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Bunny Yeager Talks Old-School Miami Glamour, Bettie Page and the Future of the Pin-Up (NSFW)

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Bunny Yeager's Darkroom

Few comebacks are as richly deserved as that of Bunny Yeager, the 82-year-old photography legend and former model whose wholesome-yet-erotic shots have come to define pin-up culture. On Wednesday, Oct. 24 and Thursday, Oct. 25, Yeager will appear at Books & Books in Coral Gables and Bal Harbour, respectively, for a signing of Bunny Yeager's Darkroom (Rizzoli), a new collection of more than 250 photographs curated by author and cultural historian Petra Mason that includes iconic shots of Bettie Page, whom Yeager is credited with discovering, and many previously unpublished images including Yeager self-portraits.

Yeager resides and works in Miami, and her Magic City roots extend far back to the 1950s, long before South Beach boomed, crashed and was reborn as we know it today. Interestingly, her love affair with photography began on the other side of the lens, as a model, before she discovered a penchant for photography that would see her works published in dozens of the leading men's magazines and secure her position as the sole female pin-up photographer of the era. Far from slowing down, Yeager recently signed a contract with German lingerie and bikini line, Bruno Banani, and is featured in Bettie Page Reveals All, a Bettie Page-narrated documentary featuring Dita Von Teese and Hugh Hefner that will make its South Florida debut on Thursday, Nov. 1, at Miami Beach Cinematheque.

To reserve your tickets for Bunny Yeager's personal appearance and book-signing of Bunny Yeager's Darkroom on Wednesday, Oct. 24, at 7 p.m. at Books & Books in Coral Gables, or Thursday, Oct. 25, at 6:30 p.m. at Books & Books in Bal Harbour Shops, visit here.

Tara Solomon: Your family moved to Florida when you were 17. What are your fondest memories of late-40s and early-50s Miami?

Bunny Yeager: It was like I was in a movie. I'd been a fan of movies all my life growing up in Pennsylvania. I loved glamorous actresses like Dorothy Lamour, or anyone in a sarong or hula skirt. I was in love with the tropics, and found it here in Miami.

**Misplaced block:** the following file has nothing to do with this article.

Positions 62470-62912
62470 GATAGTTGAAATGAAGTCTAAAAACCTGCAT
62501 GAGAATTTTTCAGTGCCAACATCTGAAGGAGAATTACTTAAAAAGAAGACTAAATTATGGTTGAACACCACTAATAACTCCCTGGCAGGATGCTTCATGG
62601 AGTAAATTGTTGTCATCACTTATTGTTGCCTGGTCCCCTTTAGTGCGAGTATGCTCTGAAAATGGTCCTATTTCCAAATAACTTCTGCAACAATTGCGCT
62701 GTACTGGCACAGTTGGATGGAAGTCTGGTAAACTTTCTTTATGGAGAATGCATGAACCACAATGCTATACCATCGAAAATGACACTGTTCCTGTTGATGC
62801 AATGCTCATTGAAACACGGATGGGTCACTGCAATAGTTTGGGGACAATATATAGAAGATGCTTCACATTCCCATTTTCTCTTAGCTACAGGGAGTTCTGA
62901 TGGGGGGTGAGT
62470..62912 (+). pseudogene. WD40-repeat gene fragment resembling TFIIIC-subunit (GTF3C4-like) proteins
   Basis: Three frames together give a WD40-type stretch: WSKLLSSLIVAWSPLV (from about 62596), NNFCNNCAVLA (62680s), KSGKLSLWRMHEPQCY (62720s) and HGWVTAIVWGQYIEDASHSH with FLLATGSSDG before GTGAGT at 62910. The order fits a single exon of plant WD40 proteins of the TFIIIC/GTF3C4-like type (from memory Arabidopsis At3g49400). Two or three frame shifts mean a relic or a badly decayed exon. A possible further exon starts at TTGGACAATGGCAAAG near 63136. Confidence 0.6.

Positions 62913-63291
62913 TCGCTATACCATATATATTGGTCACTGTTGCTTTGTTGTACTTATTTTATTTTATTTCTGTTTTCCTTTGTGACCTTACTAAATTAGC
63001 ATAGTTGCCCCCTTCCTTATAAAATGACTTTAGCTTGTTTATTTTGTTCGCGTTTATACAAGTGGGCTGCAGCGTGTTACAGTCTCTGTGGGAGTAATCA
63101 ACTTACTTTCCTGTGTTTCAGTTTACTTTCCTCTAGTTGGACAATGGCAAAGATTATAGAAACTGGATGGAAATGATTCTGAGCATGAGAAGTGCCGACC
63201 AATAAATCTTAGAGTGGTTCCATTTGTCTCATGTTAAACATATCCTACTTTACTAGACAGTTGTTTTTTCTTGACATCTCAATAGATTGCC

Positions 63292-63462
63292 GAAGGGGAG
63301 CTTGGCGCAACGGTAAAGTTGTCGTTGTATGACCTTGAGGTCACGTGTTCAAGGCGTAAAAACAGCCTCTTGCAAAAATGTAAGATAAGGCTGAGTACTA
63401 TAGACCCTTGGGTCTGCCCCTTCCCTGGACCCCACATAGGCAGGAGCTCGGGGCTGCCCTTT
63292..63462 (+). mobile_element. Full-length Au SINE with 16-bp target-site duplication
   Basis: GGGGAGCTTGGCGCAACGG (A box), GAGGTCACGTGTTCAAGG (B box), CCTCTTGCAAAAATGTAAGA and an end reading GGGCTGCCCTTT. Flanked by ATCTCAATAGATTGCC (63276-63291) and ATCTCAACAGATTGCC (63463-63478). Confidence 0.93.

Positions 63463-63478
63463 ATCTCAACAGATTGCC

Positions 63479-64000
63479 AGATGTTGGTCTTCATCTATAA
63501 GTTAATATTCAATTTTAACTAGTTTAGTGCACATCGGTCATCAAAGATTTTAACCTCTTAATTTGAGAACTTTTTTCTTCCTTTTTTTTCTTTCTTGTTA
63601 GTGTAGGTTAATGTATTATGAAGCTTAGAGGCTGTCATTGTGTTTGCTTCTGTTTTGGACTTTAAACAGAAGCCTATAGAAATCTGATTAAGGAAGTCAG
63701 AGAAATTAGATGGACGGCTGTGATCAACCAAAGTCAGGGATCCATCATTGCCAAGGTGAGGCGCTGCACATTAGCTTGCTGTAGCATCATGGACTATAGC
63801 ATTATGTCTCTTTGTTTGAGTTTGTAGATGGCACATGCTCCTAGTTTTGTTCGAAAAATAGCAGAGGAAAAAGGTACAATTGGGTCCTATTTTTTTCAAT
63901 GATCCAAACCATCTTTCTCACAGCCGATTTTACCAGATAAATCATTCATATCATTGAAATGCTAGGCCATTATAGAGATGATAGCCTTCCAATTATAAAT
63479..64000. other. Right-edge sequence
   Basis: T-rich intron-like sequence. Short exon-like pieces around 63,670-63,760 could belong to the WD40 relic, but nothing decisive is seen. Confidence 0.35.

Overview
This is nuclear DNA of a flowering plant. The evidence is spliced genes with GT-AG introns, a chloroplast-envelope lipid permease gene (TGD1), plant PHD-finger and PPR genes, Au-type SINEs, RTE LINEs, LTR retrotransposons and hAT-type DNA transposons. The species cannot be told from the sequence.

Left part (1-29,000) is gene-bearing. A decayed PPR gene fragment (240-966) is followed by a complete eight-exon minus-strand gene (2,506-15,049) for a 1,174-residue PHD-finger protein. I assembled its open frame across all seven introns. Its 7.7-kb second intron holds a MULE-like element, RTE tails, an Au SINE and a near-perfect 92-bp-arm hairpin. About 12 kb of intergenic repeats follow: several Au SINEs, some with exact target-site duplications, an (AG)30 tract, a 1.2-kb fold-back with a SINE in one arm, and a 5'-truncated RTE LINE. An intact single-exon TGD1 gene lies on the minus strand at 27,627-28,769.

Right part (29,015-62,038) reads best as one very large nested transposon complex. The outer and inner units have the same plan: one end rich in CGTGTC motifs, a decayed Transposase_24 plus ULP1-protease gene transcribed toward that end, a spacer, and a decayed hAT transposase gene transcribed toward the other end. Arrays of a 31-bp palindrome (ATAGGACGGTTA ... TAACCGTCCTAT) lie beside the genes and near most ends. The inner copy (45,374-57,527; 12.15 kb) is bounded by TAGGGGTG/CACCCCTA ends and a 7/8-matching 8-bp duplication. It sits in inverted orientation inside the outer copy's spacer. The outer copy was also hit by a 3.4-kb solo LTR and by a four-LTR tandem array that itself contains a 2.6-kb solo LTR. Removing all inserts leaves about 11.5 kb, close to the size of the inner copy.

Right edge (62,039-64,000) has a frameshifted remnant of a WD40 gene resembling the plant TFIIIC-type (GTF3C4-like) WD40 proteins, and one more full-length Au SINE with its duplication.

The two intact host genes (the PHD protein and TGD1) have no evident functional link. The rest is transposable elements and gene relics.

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Bettie Page on beach at Key Biscayne (Vizcaya in background), 1954.

TS: You're credited for discovering Bettie Page, "The temptress of Tennessee" and one of the most famous pinups of her era. What characteristics, physical and otherwise, made you realize she was a star in the making? How would you describe your working relationship?

BY: Our relationship was excellent -- I was a director and she was a performer. She did everything I asked her to do. I liked that. I didn't like models who pushed their poses on me, because they thought they were doing something fantastic, and waited for me to snap the shutter. I like to pose my models, and she let me pose her the way I wanted to pose her. We had a good time. It was a like a workout on the beach for two pretty girls.

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Bunny Yeager and Bettie Page with cheetahs in Boca Raton, 1954.

TS: One of your most well-known photo shoots - featuring Bettie Page in a cheetah-print bathing suit that you made yourself by hand, surrounded by live cheetahs -- was staged at the old Africa U.S.A. theme park in Boca Raton. This series of shots included a topless Bettie frolicking with the cheetahs. Were the two of you ever worried about working with live animals?

BY: Not at all. I checked with Bettie when we were going to shoot -- I asked if she liked animals, and said, 'I'm going to take you to a wild animal tourist attraction, and they have live cheetahs, zebras, giraffes and all sorts of things running around free, without cages. We have to get with the animals to photograph them with you.' She was very excited that we were going there. I have always liked animals, especially wild animals. They have a mind of their own, and you have to be very clever to catch them for the shot. I was very lucky with the cheetahs. The trainer said, `If they don't like the way you are -- the way you smell or act -- they'll walk away and have nothing to do with you. They have to like you.' We didn't have a bit of trouble with the cheetahs.

TS: Do you have a favorite Bettie Page photograph that you've taken?

BY: Oh, my. I have things I've shot of Bettie Page that are funny. She's so beautiful, and I made her into different characters because I wanted to show how women are viewed by men, who of course have different ideas of women. They don't see the real girl -- they see her as something else. I had Bettie as a housewife where her hair's not combed or anything because she's so careless -- things a glamour girl doesn't normally do. It was one of my favorites, because she had fun putting outfits an ordinary housewife might wear, and would let her hair be messy. She did everything I wanted to do - without changing my thoughts or ideas -- and I liked that.